Learning begins with a question or a stated desire to learn about a particular topic. Should that not be our starting point?
- Children are naturally curious.
- Children enjoy learning in a social context.
- Children are self-motivated to learn about something that is meaningful to them.
Parents, grandparents, and early childhood educators can attest to the fact that a young child’s signature quality is curiosity. Children also enjoy relationships, dialogues with friends, and sharing observations and reflections during their exploratory play. When children initiate questions with regard to topics that interest them, they become self-motivated learners.
Curiosity, social learning, and self-motivation are all at the forefront of the Project Approach. I believe these qualities are best cultivated in an inquiry-based learning environment, and that they embrace this approach.
Personal definition of project work during the early years
My graduate work at the University of Alberta and years of developing projects, I offer my personal definition of project work in the early years:
A project is an intensive study of a particular topic in which the in-depth investigation includes asking questions, hands-on observations, investigations using primary resources, collaboration among students and adults, and reflection of learning. A project requires sustained effort, possibly over a period of weeks. During the project, the teacher does not pre-plan and pre-determine its outcome, but acts as a facilitator, problem-solver, and resource seeker. The teacher becomes a learner alongside the students.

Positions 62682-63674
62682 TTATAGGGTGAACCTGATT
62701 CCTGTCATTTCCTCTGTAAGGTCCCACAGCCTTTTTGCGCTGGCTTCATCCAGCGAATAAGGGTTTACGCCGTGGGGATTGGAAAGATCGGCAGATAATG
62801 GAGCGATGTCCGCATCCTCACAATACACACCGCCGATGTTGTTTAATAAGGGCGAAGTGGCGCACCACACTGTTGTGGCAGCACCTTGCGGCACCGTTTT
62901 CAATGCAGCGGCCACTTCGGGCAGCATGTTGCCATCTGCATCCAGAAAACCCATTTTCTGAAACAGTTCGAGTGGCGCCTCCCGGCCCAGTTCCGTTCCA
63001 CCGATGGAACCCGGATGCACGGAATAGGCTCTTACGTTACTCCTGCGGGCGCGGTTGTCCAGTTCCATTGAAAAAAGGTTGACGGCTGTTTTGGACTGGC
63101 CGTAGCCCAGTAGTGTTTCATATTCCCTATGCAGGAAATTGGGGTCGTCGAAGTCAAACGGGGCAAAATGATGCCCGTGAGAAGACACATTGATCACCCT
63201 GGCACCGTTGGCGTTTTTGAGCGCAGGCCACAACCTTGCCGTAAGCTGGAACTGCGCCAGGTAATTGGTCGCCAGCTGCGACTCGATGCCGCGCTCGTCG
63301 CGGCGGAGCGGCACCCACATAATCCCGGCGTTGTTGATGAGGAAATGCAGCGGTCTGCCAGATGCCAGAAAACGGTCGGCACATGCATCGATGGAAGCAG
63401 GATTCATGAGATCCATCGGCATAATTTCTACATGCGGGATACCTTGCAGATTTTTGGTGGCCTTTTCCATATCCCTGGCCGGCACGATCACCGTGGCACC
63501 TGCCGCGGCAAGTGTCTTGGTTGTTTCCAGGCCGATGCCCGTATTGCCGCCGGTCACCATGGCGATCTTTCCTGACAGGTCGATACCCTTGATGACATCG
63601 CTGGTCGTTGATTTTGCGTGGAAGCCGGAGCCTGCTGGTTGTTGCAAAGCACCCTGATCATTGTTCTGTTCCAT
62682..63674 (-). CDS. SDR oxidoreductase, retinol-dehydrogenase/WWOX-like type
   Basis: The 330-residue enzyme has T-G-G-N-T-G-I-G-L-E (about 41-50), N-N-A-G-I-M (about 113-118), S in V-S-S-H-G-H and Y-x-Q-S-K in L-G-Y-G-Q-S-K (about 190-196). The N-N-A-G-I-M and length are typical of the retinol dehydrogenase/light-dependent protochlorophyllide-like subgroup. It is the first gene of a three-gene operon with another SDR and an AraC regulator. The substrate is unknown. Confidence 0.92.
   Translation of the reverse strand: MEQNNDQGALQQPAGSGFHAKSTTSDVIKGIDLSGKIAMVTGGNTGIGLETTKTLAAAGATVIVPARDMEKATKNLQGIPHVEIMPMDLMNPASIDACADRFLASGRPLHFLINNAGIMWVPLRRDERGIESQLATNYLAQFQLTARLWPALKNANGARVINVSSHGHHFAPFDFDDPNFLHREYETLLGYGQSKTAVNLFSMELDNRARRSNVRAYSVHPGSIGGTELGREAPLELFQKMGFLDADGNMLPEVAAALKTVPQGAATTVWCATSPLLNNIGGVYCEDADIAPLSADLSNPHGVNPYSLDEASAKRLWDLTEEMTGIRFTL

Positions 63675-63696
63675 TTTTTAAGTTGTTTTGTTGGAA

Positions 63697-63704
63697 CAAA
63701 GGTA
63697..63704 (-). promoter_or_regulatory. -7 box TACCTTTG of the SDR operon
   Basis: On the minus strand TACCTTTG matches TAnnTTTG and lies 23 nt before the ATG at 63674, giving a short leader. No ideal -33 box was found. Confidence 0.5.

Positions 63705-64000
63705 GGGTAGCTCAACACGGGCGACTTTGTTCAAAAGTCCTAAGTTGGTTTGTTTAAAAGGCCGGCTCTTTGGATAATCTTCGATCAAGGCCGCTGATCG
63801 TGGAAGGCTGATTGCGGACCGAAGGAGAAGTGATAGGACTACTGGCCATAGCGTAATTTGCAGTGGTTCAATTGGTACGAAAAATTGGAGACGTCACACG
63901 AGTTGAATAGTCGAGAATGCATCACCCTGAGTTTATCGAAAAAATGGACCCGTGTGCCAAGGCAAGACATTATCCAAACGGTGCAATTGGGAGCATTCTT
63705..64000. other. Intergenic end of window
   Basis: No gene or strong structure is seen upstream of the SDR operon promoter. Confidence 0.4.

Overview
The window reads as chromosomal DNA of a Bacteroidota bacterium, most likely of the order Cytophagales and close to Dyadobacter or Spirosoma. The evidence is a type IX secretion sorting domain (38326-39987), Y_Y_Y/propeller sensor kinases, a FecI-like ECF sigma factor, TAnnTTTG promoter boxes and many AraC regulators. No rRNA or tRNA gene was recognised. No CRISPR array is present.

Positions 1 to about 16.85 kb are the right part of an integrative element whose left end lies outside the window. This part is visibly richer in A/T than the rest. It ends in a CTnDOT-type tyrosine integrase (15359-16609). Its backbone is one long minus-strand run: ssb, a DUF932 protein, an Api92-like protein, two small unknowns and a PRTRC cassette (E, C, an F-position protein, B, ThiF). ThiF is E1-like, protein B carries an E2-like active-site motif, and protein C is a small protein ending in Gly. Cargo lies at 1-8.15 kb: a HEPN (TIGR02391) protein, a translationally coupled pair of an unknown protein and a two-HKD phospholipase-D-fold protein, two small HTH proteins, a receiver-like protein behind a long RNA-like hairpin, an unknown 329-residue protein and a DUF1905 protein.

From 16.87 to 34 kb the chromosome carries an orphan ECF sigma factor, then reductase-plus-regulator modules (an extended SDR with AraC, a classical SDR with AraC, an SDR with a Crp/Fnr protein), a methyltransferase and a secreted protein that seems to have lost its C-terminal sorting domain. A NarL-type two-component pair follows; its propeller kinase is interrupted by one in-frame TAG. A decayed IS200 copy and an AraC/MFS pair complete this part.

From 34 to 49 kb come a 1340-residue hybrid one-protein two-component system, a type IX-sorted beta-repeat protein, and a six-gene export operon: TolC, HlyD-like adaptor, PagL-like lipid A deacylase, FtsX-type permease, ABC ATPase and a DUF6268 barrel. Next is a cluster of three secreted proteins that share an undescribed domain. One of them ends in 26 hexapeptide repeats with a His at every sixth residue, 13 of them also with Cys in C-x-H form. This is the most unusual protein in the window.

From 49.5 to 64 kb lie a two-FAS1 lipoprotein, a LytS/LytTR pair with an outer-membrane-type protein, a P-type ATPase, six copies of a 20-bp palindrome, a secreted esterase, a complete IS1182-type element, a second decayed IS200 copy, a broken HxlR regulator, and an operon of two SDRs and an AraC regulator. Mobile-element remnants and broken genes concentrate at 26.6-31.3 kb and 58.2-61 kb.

That’s authentic learning!
About the book Maddy the Curious Built a House
Although the story of Maddy the Curious is fictitious, embedded within it are the phases and structural features of the Project Approach so the project can be implemented in an early childhood classroom. The project is a story in three phases–beginning, middle, and end–that may or may not overlap.
I hope the development of the story will allow educators to glimpse the benefits of inquiry-based learning in the early childhood classroom. I hope, too, that the early childhood educators will see the value of project work, understand the role of the teacher, and view a classroom of students as a community of learners.
From my experience, inquiry-based learning is the most effective, the most natural, and the most stimulating environment for young children.
Janet, how can we contact you?
I can be contacted by e-mail at email@example.com.
I am offering free copies of Maddy the Curious Builds a House for the price of shipping. If you e-mail me, I can find out the shipping fee and give you a quote. Please include “free book” in the subject area.